On May 28, 2013, the Governor signed into law Florida’s new ban on texting while driving. This makes Florida the 41st state to impose some sort of ban on so called “texting and driving.” A violation of the texting law is a non-moving violation and can only be enforced as a secondary offense. Meaning that you must be pulled over for another reason other than texting. For example “careless driving.”
What Drivers Need to Know
A person may not operate a motor vehicle while manually typing or entering data
- A person may not operate a motor vehicle while sending or reading data for the purpose of non-voice communication.
- A motor vehicle that is stationary is not subject to the law. Like, for example, if you are stopped at a red light, or pulled over on the side of the road.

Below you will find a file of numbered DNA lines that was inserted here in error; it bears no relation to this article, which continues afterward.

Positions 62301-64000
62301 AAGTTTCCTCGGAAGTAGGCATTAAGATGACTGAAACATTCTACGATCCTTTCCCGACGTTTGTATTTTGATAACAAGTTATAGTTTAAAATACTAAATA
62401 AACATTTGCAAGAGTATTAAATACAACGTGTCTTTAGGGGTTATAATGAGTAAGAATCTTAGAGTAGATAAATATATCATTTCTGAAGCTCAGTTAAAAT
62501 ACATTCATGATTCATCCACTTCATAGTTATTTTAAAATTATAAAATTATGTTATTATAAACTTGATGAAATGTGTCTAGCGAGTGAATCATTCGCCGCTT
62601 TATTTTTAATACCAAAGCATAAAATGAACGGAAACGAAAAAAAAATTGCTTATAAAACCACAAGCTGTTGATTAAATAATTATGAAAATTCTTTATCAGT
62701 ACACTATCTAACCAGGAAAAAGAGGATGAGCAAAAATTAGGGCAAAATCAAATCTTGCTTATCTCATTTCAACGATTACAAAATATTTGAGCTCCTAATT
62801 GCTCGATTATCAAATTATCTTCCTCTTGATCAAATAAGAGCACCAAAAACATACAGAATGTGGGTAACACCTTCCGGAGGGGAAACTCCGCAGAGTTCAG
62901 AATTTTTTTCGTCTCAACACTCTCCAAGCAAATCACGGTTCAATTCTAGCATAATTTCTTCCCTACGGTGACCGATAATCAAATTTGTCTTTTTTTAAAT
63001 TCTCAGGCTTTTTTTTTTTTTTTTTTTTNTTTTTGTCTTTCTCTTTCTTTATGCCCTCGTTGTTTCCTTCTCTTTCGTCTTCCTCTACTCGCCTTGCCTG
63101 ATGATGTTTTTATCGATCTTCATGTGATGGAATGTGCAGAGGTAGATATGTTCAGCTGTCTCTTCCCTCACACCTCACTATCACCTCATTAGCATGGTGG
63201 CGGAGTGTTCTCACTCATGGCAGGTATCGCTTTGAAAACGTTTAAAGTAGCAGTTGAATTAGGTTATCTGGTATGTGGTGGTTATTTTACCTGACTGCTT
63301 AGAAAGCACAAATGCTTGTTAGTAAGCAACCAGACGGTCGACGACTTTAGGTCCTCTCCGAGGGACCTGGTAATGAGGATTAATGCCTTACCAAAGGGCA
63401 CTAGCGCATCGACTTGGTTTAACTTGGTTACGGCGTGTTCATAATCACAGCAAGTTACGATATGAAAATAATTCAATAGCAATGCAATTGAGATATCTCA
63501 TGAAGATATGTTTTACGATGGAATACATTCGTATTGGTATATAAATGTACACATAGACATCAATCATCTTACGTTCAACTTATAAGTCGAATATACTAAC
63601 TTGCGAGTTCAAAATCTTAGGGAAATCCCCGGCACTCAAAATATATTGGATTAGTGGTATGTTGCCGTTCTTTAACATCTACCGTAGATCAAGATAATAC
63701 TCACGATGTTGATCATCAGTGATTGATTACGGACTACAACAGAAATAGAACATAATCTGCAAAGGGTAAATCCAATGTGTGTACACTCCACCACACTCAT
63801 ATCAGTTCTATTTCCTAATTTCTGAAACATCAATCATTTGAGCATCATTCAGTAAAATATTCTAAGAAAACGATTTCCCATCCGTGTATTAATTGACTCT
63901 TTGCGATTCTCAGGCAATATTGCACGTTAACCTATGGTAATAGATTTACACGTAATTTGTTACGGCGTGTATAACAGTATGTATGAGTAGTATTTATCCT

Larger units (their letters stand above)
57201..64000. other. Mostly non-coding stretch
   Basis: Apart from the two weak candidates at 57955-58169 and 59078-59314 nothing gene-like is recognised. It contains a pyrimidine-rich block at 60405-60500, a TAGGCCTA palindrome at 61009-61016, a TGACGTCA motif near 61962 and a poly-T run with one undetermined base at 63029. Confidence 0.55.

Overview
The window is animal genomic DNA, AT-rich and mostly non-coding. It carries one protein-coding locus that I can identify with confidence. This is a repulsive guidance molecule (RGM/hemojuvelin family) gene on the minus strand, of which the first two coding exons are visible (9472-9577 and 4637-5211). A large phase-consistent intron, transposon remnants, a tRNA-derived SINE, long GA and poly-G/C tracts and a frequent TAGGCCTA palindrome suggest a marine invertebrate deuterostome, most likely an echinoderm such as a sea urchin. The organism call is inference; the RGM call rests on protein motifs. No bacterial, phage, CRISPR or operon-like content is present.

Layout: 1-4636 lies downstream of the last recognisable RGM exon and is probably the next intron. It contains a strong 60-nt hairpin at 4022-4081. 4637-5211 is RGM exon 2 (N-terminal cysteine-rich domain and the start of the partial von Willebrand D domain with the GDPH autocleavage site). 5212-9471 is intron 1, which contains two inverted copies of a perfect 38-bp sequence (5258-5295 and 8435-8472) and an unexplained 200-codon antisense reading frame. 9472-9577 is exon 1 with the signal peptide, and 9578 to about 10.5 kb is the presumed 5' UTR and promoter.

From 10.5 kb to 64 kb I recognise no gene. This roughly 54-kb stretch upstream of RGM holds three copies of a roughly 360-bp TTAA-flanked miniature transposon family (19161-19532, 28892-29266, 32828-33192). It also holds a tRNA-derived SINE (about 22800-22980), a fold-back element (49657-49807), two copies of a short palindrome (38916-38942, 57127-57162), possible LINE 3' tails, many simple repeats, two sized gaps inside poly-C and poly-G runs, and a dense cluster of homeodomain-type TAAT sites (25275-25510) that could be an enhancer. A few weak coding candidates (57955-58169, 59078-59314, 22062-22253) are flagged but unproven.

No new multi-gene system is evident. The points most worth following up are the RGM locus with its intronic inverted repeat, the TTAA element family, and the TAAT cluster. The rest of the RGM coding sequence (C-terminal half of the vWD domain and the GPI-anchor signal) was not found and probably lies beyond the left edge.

- The law is set to go into effect October 1st, 2013.
- The penalties include a $30 fine plus court costs for a first offense, or $60 plus court costs for a second offense.
- Violators will also be subject to six points off their license if there is a crash or two additional points if the primary moving violation occurred within a school zone.
- Weather alerts, radio broadcasts, navigation, initiation or deactivation of a feature.
- Reporting suspicious or criminal activities.
- Drivers performing official duties as operators of an authorized emergency vehicle are exempted.
This new law is a step in the right direction. Some critics, however, correctly point out that the legislature did not go far enough. Of particular concern are the various exceptions and the fact that the infraction is only a “secondary offense.” Only time will tell how effective this new ban will be in making our roads safer. A great deal will depend on how the law is enforced and how the judiciary interprets its various exceptions and other provisions.